While I took care to become more interesting, I still continued my standard RPG behavior of trying to make everybody like me. Fortunately, that isn't incompatible with being weird. As long as you aren't calling people racist names they'll generally tolerate your eccentricities. (As a rule, people do not like being called racist, but that didn't stop me! I don't need to be friends with those people!)


Your relationship with Kim is the most important, and we struck up a good rapport early on. He could see how hard I was trying, even if I kept failing, and I thanked him profusely for his orientation and help.


Alongside all the humor, there's also a lot of powerful emotional content here, including an achingly poignant portrayal of the heartbreak and grief that follows the end of a romantic relationship. In this area especially, it's fascinating to think about how all of the various parts of your psyche are acting to protect you, but in the process encouraging maladaptive thought patterns and behaviors. I don't think that this is necessarily a game about psychology, but stuff like that really hits home and feels like a thoughtful and serious treatment of how our minds work.


Oh, and the worldbuilding is really impressive too. I mentioned before that it took me a little while to realize that this was a completely original world, and not just a fictional country in our own. By the end of the game, I'm pretty sure that it's a straight-up different universe and not just a dream or purgatory of our own. That sense of familiar things actually being different continues throughout, though. Communism is a great example: upon hearing the name, you naturally assume that it's the same as our world's Communism, with Mazovian Socio-Economics primarily concerned with the ineluctable forces of history devolving power downward and ending in the hands of the workers. In Disco Elysium, it has very similar vibes - pro-proletariat, anti-fascist, egalitarian and communal - but the underlying philosophy seems to be pretty different, deriving from metaphysics more than dialectical materialism. Similarly, the musical genres mentioned in the game exactly match ours: rock, disco, hardcore; but "rock" is sad and slow, a reactionary music of the bourgeoisie.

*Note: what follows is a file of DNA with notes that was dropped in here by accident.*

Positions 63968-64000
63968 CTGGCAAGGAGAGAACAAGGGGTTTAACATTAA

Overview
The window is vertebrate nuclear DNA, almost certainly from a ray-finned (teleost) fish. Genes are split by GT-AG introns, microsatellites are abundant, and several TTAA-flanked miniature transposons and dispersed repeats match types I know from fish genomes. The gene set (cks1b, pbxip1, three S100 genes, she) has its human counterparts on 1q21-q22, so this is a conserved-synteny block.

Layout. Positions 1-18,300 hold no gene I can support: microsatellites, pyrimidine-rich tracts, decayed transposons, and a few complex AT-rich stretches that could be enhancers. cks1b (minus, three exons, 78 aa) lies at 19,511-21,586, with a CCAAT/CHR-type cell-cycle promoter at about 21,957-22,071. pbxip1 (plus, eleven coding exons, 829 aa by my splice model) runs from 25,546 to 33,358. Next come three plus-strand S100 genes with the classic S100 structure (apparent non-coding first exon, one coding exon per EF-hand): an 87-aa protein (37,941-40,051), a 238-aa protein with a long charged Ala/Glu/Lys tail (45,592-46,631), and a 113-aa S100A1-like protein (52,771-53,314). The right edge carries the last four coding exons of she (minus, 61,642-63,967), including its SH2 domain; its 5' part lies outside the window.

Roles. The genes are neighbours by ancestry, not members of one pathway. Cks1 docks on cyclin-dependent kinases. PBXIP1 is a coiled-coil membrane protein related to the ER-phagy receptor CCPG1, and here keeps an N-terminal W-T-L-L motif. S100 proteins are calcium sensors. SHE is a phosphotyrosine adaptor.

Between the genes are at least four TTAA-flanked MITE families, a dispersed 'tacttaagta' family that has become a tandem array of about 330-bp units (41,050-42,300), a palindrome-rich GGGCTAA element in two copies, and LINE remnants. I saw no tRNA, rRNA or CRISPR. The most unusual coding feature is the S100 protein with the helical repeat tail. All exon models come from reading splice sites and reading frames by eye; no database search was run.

Also! I can't close this post without talking about how I deeply, DEEPLY loved the nightclub plot. I think it's insane that Disco Elysium has a better club than any modern Shadowrun game. It's everything that I ever wanted: doing the work to find a venue, prepare it, upgrading the sound system, collaborating with musicians to make the most HARD CORE music ever. And dancing! Seriously, the high point of this entire game was, without a doubt, the moment that I convinced Kim Kitsuragi to get down and funky on the dance floor. I love this game so, so much.


Favorite Attribute: I thought Psyche, but turns out it was Intellect!

Favorite Skill: Shivers. Runner-up: Inland Empire.


Favorite Clothing: That jacket.

Favorite Person To Beg Money From: Mega Rich Light-Bending Buy.

Favorite Tool: Your journal.


Favorite Voice: Hard to pick one! The narrator, I guess, despite turning him off. Character-wise, perhaps Evrart, who is super-interesting to listen to.

Favorite Ally: Kim Kitsuragi.


Favorite Enemy: The Deserter.

Favorite Adversary: Gosh, lots of great choices. Perhaps Ruby, despite her short screentime.


Favorite Thought: For concept, Inexplicable Feminist Agenda. For mechanics, Actual Art Degree.


Favorite Book: Lots of great choices! A Brief Look At Infra-Materialism was pretty fascinating. I had an especially great time playing Suzerainty (I got two points!), and loved my breathless reactions to The Man From Hjelmdall.

Favorite Music: Maybe the Smallest Church in Saint-Saëns? It has a really cool Tom Waits sound.


The Whirling-In-Rags theme is wonderful too.


And don't forget the final mix of Hard Core Anodic Disco!

Favorite Minor Character: Arrrrrrrggggghhhh, don't make me choose! (Egghead.)

Favorite Map: Maybe the basement of the Doomed Commercial Arena?

Least Favorite Activity: Walking all the way to visit Evrart and then walking all the way back. I really wish there was a fast travel point near the shipping container.

Favorite Visual: The camera slowly panning out to reveal the high spire of the church. Runner-up: Hypothetical bullet trajectories traces in Klaasje's room.